ERIC Number: ED221093
Record Type: RIE
Publication Date: 1982-Jun
Reference Count: 0
A Comprehensive Analysis of Nonmajor Biology Courses in Colleges and Universities.
Ivkovich, Janice M.
The current status and frequency of nonmajor biology courses offered in colleges and universities in the United States and Canada were investigated. A random sample of 300 four-year colleges was sent a questionnaire and a request for copies of their syllabi for nonmajor biology courses and other nonmajor science courses. Of the 134 respondents, 100 had at least 1 nonmajor biology course, and syllabi were sent for 62 of the 100 courses. The information about availability, type, format, goals and emphases, and content of nonmajor biology courses was to be used by educators interested in science for the nonscience major, and by faculty at Saint Mary's College, Indiana, to aid in a revision of a two-semester nonmajor biology course. The total number of titles for nonmajor biology courses was 186 with 31 percent of these general biology titles. The rest were mostly topics courses divided into 11 areas. The nonmajor biology courses were 60 percent general courses. Most of the 100 nonmajor biology courses could be used to help meet science core requirements, while the majority also lacked prerequisites. The three most popular course goals were to understand biological principles and concepts, to understand human biology, and to understand the interactions of the biosphere and the human role in it. Analysis of the 62 syllabi was limited to lecture examinations, lecture content, and laboratory content. The typical nonmajor biology course had no prerequisites and was a one semester, 3- or 4-hour course. The format was lecture three times per week and a traditional laboratory. A literature review and study recommendations are included, along with a sample questionnaire and syllabus content form. (SW)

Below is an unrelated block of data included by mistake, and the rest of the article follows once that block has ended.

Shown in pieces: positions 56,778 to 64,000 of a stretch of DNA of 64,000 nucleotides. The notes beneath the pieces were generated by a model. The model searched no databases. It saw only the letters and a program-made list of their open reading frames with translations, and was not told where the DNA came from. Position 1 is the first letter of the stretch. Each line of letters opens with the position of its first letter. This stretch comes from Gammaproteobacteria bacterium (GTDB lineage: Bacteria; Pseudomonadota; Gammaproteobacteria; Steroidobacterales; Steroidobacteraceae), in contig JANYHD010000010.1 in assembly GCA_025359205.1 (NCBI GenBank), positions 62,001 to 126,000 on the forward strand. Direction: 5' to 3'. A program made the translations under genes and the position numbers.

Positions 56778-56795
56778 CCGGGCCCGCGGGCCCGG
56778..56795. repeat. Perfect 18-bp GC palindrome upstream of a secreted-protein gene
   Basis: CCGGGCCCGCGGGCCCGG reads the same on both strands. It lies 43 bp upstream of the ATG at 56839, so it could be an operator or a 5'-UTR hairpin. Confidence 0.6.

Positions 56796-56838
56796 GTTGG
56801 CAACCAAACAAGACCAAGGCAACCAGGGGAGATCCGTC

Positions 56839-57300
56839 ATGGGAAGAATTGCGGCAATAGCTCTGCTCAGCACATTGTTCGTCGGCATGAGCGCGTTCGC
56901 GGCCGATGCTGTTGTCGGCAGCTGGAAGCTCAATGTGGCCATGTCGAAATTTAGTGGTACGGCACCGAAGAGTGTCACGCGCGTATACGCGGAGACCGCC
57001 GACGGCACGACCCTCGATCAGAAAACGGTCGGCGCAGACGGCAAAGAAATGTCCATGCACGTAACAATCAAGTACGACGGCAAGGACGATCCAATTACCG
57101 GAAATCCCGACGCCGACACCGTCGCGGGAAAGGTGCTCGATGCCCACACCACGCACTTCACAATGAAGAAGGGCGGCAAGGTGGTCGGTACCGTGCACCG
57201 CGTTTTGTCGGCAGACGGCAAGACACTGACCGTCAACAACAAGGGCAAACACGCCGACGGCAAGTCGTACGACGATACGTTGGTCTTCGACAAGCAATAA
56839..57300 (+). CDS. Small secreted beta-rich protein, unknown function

Publication Type: Reports - Research; Tests/Questionnaires
Education Level: N/A
Authoring Institution: N/A
Identifiers: Canada; United States
Note: Graduate student research project, Indiana University, South Bend.